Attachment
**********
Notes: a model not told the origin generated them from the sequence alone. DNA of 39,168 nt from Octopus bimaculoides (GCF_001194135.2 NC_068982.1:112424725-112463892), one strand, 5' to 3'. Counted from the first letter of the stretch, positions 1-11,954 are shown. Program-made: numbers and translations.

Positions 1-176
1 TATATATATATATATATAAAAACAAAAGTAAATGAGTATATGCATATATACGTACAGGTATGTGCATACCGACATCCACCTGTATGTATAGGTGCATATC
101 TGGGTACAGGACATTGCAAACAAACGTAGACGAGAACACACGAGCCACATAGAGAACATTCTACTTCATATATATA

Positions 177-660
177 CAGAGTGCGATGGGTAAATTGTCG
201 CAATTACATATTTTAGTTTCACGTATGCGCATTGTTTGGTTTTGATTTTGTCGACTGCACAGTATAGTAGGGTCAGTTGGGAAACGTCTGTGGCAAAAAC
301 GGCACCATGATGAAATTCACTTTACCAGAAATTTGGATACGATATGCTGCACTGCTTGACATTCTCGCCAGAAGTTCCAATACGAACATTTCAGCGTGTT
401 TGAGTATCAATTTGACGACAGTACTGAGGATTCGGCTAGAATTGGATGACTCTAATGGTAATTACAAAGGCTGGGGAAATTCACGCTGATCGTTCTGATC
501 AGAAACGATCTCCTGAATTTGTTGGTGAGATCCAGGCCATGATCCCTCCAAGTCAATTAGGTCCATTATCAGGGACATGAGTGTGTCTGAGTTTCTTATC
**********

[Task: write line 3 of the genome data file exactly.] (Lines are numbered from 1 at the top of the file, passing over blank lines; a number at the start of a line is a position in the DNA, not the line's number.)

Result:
1 TATATATATATATATATAAAAACAAAAGTAAATGAGTATATGCATATATACGTACAGGTATGTGCATACCGACATCCACCTGTATGTATAGGTGCATATC